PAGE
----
Likud Ministers Say Israel's Defense Budget Will Be Cut

The 2013 budget has not been approved. It is expected to include about NIS 15 billion in cuts.

Amos Harel
Amos Harel
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Amos Harel
Amos Harel

The national defense budget will have to be cut by around NIS 3 billion for 2013 alone, senior Likud cabinet ministers said recently.

The Israel Defense Forces is already taking the anticipated budget cuts into account. Last year the defense establishment managed to thwart planned budget cuts.

The subject of major government spending cuts in general due to a burgeoning deficit is expected to be front and center on the new government's agenda. The 2013 budget has not been approved. It is expected to include about NIS 15 billion in cuts.

In the past two years Prime Minister Benjamin Netanyahu has wavered over the defense cuts the treasury has recommended. He has held off so far due to the instability in the Arab world as well as increased tension on Israel's borders.

Netanyahu has also had to consider the implications of preparations for a possible Israeli action against Iran's nuclear program. In the past two years the state has spent about NIS 11 billion on such preparations.

Senior cabinet ministers now say defense spending, the single largest item in the state budget, cannot be spared in the overall budget-cutting process. Although Netanyahu has not stated his official position on the matter he is now expected to support defense cuts.

This is likely to have major political implications: The nature and scope of spending cuts are a prominent obstacle in forming the next governing coalition. Bigger defense cuts would permit smaller cuts in other areas that are dear to the hearts of some potential coalition partners. The ultra-Orthodox parties, for example, oppose cutting child allowances.

Senior cabinet members who spoke with Haaretz said the planned defense cuts would require the IDF to alter its priorities. War preparedness must not be affected, the ministers cautioned, adding that it was important to limit the affects on intelligence capabilities, precision aerial and ground weapons systems and on research and development. But some expensive armament projects could be deferred, they said. Other acquisitions could be scaled back and cuts to certain reserve army units could be considered.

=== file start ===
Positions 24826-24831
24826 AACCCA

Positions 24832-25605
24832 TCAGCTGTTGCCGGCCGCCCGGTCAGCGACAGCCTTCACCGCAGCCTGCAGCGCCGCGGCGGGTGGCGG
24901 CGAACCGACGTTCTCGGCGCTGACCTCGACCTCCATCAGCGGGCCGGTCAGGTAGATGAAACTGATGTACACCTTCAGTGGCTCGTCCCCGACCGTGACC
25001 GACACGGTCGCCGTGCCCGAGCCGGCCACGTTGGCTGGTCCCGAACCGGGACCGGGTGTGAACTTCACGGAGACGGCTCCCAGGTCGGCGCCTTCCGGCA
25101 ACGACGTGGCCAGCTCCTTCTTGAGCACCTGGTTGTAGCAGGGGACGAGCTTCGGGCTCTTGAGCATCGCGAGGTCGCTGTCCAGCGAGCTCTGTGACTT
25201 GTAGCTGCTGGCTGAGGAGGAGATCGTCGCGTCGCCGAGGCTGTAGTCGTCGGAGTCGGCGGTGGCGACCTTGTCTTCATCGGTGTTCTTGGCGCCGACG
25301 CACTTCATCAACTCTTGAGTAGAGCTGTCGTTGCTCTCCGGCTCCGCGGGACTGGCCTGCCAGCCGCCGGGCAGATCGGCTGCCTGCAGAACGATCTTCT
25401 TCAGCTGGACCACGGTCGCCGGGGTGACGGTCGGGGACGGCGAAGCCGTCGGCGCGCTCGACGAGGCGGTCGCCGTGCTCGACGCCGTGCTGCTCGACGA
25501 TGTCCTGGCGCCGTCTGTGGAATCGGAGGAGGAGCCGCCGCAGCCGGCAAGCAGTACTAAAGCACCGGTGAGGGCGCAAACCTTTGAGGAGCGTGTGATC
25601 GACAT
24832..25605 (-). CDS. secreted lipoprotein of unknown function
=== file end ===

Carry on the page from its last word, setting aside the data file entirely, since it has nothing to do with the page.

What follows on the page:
Among the measures that will presumably be considered are deferring procurement of a second F-35 squadron for the Israel Air Force and reducing the scope of procurement of a new, advanced armored personnel carrier.

Two of the ministers who are expected to support military spending cuts are potential candidates for defense minister. Moshe Ya'alon, strategic affairs minister in the outgoing government and a former IDF chief of staff, recently said in private conversations that the defense budget was not a sacred cow and that economic exigencies made it necessary to consider such cuts.

Kadima chairman Shaul Mofaz, a former chief of staff and former defense minister, said on several occasions last year that substantial cuts could be made in defense spending without harming the IDF's military preparedness.

An IDF hammer along the Gaza border last year.Credit: Eliyahu Hershkovitz

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